Part 4 of ISO 10993 deals with the requirements of evaluating interactions of medical devices with blood.3 The so-called “blood–device interaction” is defined as “any interaction between blood or any component of blood and a device resulting in effects on the blood, or on any organ or tissue or on the device. These effects may or may not have clinically significant or undesirable consequences. Generally, it is valid that: Testing shall be performed on the sterile final product, or representative samples from the final product or materials processed in the same manner as the final product (including sterilisation).”3
However, single components of the products can be tested by a quicker screening procedure to exclude haemoincompatibility and this is best undertaken during the development process. Testing of controls used for validation is required together with proof of the validity of the different methods. The properties of the reference materials must be well known and comply with the regimes of the manufacturers and the test laboratory in terms of quality control and quality assurance.
Because there are no limiting values for the evaluation of haemocompatibility, evaluating the test results is even more difficult. Therefore, it is useful to test a reference device that is well known and/or already available on the market at the same time as the device under development. The qualification and experience of the laboratory staff also play an important role.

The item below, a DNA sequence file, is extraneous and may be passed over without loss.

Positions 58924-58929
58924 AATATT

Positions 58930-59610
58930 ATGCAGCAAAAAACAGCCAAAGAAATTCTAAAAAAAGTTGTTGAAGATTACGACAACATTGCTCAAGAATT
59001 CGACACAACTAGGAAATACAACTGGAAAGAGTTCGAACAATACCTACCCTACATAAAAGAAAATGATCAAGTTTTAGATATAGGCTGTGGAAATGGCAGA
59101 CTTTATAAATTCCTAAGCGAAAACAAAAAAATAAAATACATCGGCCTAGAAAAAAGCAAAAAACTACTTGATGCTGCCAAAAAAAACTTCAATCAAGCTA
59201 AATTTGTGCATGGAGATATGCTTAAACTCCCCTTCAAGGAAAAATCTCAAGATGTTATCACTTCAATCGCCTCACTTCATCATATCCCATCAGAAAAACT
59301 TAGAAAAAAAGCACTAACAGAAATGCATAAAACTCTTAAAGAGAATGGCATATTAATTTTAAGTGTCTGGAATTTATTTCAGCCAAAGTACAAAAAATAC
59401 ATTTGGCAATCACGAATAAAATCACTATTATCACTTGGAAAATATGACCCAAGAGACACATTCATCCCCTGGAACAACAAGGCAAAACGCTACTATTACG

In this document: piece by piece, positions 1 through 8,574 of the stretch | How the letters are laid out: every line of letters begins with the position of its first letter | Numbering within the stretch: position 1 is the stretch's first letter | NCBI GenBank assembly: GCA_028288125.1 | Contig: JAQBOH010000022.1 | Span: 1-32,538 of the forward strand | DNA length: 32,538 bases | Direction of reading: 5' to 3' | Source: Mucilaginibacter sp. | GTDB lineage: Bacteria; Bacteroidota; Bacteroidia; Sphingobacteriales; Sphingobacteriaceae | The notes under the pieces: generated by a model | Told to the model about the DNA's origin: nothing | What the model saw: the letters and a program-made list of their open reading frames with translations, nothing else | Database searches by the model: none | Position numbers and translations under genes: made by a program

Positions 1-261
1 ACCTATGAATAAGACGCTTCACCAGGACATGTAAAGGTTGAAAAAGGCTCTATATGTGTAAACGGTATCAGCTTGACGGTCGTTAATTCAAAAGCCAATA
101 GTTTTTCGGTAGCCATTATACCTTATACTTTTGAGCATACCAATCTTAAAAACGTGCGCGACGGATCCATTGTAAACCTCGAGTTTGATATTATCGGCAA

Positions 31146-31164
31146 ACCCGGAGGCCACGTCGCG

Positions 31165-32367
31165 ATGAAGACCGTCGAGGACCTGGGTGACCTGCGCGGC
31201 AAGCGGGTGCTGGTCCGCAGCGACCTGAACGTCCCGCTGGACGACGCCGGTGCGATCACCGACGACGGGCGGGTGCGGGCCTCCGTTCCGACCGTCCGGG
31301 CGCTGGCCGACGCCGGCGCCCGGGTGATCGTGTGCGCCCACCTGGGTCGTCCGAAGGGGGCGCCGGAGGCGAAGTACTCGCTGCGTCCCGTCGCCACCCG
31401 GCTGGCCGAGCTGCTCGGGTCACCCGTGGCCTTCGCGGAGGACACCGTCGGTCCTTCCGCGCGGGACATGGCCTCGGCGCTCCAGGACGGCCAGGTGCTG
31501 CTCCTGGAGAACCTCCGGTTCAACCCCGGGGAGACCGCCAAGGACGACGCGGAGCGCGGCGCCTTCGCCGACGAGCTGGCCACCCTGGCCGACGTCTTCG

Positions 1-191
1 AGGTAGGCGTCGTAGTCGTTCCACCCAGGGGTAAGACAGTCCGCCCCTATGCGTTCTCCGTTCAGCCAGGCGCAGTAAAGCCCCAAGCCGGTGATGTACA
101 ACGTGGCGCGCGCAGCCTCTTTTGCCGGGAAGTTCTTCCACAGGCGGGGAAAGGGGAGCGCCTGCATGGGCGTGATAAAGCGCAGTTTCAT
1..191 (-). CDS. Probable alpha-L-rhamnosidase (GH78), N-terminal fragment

ISO 10993-4 requires that human blood is used for in vitro tests where possible because of species differences in blood reactivity. Pig and baboon are suitable animal models, but species differences may be significant; for example, platelet adhesion, thrombosis and haemolysis tend to occur more readily in the canine species than in the human. Thus, all results of animal studies should be interpreted with caution because they run the risk of misjudgement. Animal blood should only be preferred if special methods or test parameters require it.